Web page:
Tuesday, December 1, 2015
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I've seen several Presidents come and go in my lifetime. But during that time there's been only one Queen of England – Queen Elizabeth II – and she recently celebrated a milestone. She became Britain's longest reigning monarch, surpassing Queen Victoria. It's pretty amazing when you think about it. Over 63 years as Queen.
Compare what the world was like say in 1952 when her father's sudden death made her queen overnight and what the world is like now. Elizabeth has been as one leader said, "a constant in a changing world."
I'm Ron Hutchcraft and I want to have A Word With You today about "The Power of a Lasered Life."
Now Elizabeth is not my queen, but she is an example who inspires me and a lot of other people. Really, anyone who wants to know the secret of a life that's well-lived, well-respected and stable through the storms. Well, there's an example here.
Her subjects celebrated her Diamond Jubilee in 2012 in what was called "splendid fashion". There were celebrations, speeches, parades, and special events where you could see the Queen. Even news shows in America – the "colonies" – seemed pretty taken with the celebration, the pageantry, and the extraordinary woman being honored.
It's not like she's had an easy go of it: economic disasters in her country, political upheaval, wars, terrorism, family heartbreaks, the death of Diana, brutal attacks by the press. But through it all, Queen Elizabeth has always been Queen Elizabeth – dignity, duty, leadership.
During all the TV coverage of the Jubilee, I saw an old black-and-white video of the pledge that she broadcast to the Commonwealth in 1947, on her 21st birthday. That's five years before she would be thrust into being queen. Her words have turned out to be her biography. "I declare before you that my whole life, whether it be long or short, shall be devoted to your service and the service of our great Imperial family to which we all belong." While, in our day, her position carries no significant authority, her person has commanded enormous respect and affection.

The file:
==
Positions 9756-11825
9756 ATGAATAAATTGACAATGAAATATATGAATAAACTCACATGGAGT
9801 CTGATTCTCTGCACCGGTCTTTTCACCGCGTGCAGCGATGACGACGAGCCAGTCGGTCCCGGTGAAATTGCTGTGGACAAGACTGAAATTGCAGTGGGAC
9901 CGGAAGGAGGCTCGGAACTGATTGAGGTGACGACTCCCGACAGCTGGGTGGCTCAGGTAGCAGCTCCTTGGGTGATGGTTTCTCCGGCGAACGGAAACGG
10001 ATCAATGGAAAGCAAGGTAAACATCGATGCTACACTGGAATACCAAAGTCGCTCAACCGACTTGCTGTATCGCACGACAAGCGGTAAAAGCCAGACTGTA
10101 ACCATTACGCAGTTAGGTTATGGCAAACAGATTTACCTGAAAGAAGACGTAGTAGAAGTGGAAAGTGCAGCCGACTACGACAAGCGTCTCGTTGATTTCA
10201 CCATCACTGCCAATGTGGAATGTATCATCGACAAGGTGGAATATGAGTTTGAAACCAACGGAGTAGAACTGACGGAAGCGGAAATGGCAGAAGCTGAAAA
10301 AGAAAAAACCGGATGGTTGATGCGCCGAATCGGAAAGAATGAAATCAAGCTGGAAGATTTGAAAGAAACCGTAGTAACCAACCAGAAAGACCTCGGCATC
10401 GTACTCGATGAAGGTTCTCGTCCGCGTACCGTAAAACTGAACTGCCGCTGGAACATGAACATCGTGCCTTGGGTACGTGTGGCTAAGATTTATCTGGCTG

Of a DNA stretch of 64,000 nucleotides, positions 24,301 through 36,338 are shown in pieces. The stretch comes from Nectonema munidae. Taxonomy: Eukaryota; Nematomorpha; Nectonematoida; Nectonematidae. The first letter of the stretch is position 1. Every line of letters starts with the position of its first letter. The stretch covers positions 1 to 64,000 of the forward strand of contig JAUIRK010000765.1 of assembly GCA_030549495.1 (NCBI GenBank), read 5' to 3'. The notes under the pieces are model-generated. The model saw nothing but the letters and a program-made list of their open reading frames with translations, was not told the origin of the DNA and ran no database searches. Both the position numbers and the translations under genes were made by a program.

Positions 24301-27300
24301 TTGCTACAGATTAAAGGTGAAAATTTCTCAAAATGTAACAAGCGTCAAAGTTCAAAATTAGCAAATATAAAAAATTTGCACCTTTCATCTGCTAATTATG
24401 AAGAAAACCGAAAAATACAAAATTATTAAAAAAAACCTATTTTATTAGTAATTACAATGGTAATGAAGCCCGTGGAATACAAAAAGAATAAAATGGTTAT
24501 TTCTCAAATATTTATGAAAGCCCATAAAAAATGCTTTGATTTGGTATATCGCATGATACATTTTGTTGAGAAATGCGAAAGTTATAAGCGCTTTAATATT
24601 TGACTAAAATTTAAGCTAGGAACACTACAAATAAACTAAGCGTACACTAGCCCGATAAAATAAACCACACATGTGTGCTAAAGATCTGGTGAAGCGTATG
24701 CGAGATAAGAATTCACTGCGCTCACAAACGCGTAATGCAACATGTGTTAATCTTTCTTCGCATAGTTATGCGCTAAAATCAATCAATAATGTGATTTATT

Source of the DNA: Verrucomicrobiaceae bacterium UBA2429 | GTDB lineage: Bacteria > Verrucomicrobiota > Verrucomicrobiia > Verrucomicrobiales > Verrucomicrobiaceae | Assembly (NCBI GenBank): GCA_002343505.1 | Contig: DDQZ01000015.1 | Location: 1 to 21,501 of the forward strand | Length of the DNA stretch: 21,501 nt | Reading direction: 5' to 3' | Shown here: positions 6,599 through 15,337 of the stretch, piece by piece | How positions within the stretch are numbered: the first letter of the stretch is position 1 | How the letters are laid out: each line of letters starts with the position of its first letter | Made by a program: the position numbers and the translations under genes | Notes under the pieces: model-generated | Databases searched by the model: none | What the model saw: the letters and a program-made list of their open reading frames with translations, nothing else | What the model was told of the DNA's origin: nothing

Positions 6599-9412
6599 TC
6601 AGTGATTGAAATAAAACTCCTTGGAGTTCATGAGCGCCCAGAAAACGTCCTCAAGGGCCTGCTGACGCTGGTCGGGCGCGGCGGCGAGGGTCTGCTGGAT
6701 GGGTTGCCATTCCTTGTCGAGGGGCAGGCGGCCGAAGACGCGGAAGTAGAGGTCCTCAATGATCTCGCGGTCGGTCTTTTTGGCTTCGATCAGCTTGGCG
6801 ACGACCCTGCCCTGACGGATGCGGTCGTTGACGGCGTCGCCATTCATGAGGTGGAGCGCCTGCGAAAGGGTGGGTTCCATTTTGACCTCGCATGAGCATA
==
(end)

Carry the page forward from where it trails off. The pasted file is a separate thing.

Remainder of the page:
In the words of a USA Today story, "The queen can say she made good on her promise." In the words of her grandson – and the future king, Prince William – "she's done everything she can for the country...she has not let anyone down."
That's the power of living for only one thing. Which, by the way, is how we're all wired to live. You make promises you can keep and you keep them. You remain focused no matter what. You know what you need to do when everything's going crazy around you and you are the calm in everyone's chaos.
That's why David would pray in the Bible, "O Lord, give me an undivided heart" (Psalm 86:11). God has promised "I will give them an undivided heart" (Ezekiel 11:19). The Bible contrasts an "undivided heart" with the lives of fragmented focus that most of us live: "A double-minded man (is) unstable in all he does" (James 1:8).
There's something magnetic about a person who's learned and who lives the secret of a powerful life. Finding that one thing that will govern everything you do; the sun around which all the "planets" of your life will revolve; the North Star that guides every choice, every response, every priority.
The Bible tells us clearly the cause for which we were created. It says, "Live in a right way in undivided devotion to the Lord" (1 Corinthians 7:35). Not Jesus as a compartment in your life, with you doing pretty much what you want with the rest of the compartments. No, Jesus like Paul talked about Him in our word for today from the Word of God, in Philippians 1:21 where he simply says, "For, to me, to live is Christ". He says, "Christ, who is our life" in Colossians 3:8. Not just your belief, not just part of your life. Your life. Period. Everything: my love, my spending, my vocation, my recreation, my commitments must revolve around Him.
A fragmented life is a powerless life. A focused life is a powerful life. A wide river is lazy and often stagnant. But a river in narrow banks rises forceful and swift. Diffused light cannot begin to do what the concentrated light of a laser beam can do. A life that's diffused over too many commitments and fragmented by trying to do everything is frantic, not peaceful; frustrating more than fulfilling and always up for grabs rather than "steady as she goes."
Why don't you focus on laser living? That's what makes a difference. That's what makes life make sense and will make you "a constant in a changing world."